Pleurothallis sarracenia – 365 days of orchids – day 926

This is a small growing species from the Mata Atlantica, Brazil with 1cm long leaves that hug the bark it grows on and unusual dark purple flowers with just a tiny opening for the pollinating ant to enter the flower.

Until this year we have always grown it in a shady spot in our Cool Americas section but we moved the plant shown to Cool Asia about twelve months ago and it has really flourished in a dryer cooler brighter spot. We tried this to reflect the xerophytic look of the stiff thick leaves suggesting it is evolved for a dryer and brighter spot than most of the plants of its genus.

We haven’t yet identified what the ants find attractive about the flower and have never seen a British ant visiting flowers so perhaps the reward is specific to the local Brazilian ants.


Road side orchids

It seems to be a fantastic year for roadside orchids and this lay-by in the cotswolds was particularly rich with masses of Pyramidal orchids (Anacamptis pyramidalis) above and bee orchid (Ophrys apifera) too.

If you have found some good roadside orchids please send us your photos but please avoid crashing when looking out for them, or getting run over when trying to photograph them.


Micropera rostrata – 365 days of orchids – day 925

Last week we featured Micropera obtusa and mentioned this species which is now in full flower.

Micropera rostrata is native to Assam and the Eastern Himalayas where it grows pendulously in warm forest that has very wet summers and a dryer winter.

We find that in cultivation the species enjoys constantly warm conditions in Warm Asia and we keep it watered throughout the year as the species never really stops growing. Summer flowering is very reliable indicating daylight length is the flowering trigger.

The species was originally included in Aerides which makes sense from the way that it grows and flowers but the flowers them selves have a very unusual and distinctive lip and column leading to the very appropriate name rostrata which means ‘beaked’. If you look closely at the flower it appears to have a comical face with two eyes and a long nose (this is the column).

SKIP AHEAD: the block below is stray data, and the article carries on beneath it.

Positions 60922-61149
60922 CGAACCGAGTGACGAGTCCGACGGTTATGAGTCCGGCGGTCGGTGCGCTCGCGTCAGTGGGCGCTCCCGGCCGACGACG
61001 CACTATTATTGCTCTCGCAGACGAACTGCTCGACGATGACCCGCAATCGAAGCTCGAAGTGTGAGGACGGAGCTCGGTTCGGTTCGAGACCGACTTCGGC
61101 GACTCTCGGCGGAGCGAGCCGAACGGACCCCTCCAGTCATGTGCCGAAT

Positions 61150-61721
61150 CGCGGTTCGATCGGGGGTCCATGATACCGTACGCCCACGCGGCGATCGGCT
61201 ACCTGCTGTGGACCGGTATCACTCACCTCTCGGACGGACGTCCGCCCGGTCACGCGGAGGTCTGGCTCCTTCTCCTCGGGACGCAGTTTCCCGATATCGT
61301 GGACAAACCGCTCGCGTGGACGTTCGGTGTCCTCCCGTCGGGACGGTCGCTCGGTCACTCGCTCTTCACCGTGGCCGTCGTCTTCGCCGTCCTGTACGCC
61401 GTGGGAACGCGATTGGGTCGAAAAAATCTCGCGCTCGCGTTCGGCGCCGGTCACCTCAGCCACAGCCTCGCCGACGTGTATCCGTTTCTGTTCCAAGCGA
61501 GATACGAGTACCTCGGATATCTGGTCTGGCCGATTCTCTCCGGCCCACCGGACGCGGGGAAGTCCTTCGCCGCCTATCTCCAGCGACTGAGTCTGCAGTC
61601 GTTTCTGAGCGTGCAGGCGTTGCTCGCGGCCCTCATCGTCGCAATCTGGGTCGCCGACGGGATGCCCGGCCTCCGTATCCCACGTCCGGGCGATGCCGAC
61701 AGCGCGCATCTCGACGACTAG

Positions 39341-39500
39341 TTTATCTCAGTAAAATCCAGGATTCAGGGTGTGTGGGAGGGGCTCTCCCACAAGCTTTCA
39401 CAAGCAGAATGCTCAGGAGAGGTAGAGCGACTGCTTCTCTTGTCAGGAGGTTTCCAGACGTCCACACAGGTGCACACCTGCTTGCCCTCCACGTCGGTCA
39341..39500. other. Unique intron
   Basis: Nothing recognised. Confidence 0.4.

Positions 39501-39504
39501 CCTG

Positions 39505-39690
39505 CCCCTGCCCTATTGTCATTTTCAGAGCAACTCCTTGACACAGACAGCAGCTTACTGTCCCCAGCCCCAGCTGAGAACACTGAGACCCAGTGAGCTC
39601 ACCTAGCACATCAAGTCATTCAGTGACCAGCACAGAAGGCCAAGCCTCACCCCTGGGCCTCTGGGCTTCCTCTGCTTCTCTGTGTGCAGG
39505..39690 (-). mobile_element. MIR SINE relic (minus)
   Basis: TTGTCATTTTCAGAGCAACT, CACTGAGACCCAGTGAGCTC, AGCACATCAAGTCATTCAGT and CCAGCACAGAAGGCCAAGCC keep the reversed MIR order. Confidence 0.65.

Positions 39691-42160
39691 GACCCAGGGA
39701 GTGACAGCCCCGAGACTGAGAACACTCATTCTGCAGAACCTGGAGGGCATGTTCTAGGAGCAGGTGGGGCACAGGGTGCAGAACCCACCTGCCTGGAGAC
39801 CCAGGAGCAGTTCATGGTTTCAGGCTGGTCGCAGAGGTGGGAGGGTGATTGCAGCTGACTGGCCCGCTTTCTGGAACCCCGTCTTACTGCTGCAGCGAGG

Polystachya vulcanica – 365 days of orchids – day 923

This pretty African species is looking a picture this morning.

Polystachya is a common genus amongst African orchids and Polystachya vulcanica comes from the volcanic mountains of Rwanda, Uganda and Zaire (hence its lovely name – it doesn’t come from Vulcan!)

It lives in high altitude mossy forest similar to that we found on the upper slopes of Mount Bigugu in Rwanda. This is the highest point in Nyungwe national park at 3000m and the orchid is found from 1600-3000m. This habitat is very similar to South American cloud forests and so we grow the species in Cool Americas where we keep it moist and shaded all year.

Like most Polystachyas the species holds its flowers upside down (non-resupinate) and this flower is photographed from below to show the lovely colour combination. Flower spikes are produced in profusion and each produces sequential individual flowers over a period of months during the summer. Each flower stems produce several flowers over the summer months.


Epidendrum peperomia – 365 days of orchids – day 922

This miniature species from Colombia and Venezuela that produces single flowers from the top of 4cm growths and can make an impressive flowering plant in a 3cm pot. In nature it is an epiphyte in oak forests from 600m to 2700m altitude. We call the species a miniature but over time plants can develop into specimen ‘balls’ like this one with over 100 flowers and buds.

Plants also do well mounted and we grow some plants into specimens that completely surround their cork mount with lovely little flowers held out for their humming bird pollinator. The target for the humming birds beak is the green/yellow V at the top of the red lip and there are two beak guides either side of the opening to the nectary.

We find this a very accommodating plant that grows equally well in Warm or Coll Americas and flowers well both when grown in good light and in semi shade. We keep plants well watered but in a free draining compost or mounted so that plants can dry out soon after watering.

We have two distinct clones of the species. The one above has spikey pendulous growths and a brown/red flower while the clone below is more upright and has clear red flowers. We love them both.